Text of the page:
This is a very good book; topics are presented in the right order and chapters are well written. The book is not an OpenGL manual (and it couldn't be, as OpenGL documentation is very long). Instead, essential OpenGL commands for each topic are mentioned, always with one or more small examples, which I found very useful. I would prefer a few sub-topics to be more emphasized, but this is a minor remark.
Small program chunks, aiming to emphasize on details or surprising results are often included, and help the reader understand the topic more deeply. Longer examples, usually one or two pages long (and well commented), are also included. In general, the book is full of examples with high educational value.
The book is written in such a way that It is quite possible to read only the chapters you are interested, skipping others. However, I would recommend not to skip Chapter 3, which introduces essential information concerning modeling and viewing transformations; this requires some decent knowledge of vector algebra, but it is inevitable if you really want to understand OpenGL.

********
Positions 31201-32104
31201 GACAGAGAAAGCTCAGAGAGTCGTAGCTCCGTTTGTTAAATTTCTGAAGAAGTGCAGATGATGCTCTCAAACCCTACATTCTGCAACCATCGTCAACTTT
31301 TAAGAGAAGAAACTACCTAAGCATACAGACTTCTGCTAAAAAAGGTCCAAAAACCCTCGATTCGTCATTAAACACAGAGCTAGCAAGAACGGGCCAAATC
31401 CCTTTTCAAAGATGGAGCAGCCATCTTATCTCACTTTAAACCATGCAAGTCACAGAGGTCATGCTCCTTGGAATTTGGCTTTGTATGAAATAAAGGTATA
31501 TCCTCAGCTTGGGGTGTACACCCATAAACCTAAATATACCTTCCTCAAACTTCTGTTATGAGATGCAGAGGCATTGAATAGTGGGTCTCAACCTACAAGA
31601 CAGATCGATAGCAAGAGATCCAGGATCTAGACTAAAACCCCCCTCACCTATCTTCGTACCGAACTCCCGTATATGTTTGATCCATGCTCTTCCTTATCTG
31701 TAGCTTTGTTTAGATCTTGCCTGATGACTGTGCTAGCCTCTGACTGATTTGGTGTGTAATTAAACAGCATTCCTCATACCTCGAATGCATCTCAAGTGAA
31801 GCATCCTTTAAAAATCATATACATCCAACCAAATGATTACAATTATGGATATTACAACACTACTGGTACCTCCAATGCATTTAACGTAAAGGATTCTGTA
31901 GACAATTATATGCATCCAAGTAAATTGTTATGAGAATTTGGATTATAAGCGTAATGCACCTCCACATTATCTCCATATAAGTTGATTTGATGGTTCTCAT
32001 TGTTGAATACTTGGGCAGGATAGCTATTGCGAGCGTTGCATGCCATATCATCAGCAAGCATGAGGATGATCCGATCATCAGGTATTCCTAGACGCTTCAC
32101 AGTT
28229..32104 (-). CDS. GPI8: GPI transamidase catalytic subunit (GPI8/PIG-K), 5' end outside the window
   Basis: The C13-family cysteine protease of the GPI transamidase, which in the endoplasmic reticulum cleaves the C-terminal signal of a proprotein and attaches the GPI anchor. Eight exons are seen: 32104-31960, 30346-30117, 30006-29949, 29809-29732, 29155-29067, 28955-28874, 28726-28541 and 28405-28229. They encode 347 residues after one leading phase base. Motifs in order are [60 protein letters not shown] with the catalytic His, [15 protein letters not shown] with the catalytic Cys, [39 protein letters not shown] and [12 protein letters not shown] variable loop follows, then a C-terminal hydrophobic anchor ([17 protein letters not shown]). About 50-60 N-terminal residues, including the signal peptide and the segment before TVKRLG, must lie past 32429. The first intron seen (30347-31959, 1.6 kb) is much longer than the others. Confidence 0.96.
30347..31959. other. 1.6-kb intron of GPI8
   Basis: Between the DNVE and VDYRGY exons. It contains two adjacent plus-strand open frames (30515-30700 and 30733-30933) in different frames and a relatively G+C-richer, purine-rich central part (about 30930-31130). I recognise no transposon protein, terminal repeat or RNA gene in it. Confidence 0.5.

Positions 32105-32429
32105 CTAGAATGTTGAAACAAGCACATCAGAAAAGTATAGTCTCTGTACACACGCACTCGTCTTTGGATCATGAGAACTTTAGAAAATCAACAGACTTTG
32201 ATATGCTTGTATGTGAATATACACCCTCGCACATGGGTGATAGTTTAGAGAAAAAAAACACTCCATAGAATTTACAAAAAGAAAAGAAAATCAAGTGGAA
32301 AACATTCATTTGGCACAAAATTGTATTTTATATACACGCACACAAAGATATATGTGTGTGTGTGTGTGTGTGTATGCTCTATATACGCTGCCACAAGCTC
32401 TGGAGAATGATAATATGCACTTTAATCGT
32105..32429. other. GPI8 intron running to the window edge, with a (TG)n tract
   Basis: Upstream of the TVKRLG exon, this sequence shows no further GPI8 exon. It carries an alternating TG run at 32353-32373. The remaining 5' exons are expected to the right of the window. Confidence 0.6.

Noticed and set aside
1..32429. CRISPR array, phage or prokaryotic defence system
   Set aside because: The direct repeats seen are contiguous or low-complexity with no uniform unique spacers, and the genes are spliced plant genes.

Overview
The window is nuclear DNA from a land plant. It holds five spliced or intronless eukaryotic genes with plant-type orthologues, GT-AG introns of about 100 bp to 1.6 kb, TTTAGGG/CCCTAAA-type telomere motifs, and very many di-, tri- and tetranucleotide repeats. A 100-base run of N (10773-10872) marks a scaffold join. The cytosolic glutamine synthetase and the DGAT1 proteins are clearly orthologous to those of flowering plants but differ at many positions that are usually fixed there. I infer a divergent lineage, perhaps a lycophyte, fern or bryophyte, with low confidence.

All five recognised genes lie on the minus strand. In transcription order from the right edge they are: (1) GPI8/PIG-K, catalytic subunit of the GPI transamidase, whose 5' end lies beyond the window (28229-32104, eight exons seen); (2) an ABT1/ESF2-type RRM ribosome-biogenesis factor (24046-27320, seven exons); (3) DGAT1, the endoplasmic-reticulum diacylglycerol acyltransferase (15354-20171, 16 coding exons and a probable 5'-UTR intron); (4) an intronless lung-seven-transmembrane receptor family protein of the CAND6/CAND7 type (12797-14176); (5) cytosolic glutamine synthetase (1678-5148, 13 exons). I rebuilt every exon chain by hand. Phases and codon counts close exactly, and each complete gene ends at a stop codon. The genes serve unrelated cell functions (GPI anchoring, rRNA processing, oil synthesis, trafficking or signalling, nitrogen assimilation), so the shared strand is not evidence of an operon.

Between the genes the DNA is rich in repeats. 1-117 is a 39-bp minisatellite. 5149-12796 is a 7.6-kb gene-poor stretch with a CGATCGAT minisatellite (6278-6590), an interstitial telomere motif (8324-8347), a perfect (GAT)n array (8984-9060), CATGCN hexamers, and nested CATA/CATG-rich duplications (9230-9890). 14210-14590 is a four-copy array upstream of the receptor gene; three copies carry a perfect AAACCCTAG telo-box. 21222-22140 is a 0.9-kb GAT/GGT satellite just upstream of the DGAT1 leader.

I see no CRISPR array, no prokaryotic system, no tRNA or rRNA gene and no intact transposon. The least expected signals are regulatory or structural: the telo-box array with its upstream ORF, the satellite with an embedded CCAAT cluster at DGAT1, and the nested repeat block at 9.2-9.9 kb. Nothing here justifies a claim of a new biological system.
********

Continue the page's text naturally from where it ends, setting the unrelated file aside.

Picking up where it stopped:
The book uses a "moderate" level of C/C++, avoiding very complex features of the language, which makes the numerous examples in the book easy to understand. As a plus that may or may not count for you, Open Source software is the driving force behind this book. Also, the book is considerably cheaper than most of the books concerning OpenGL.
It is nor easy for me to rate a book with 5 stars, as I expect a lot from a book. In fact, this is the first time I rate a book with 5 stars, and there is a good reason for that. All in all, I would highly recommend it. If you can't understand OpenGL after reading parts of this book, I doubt you will ever understand OpenGL.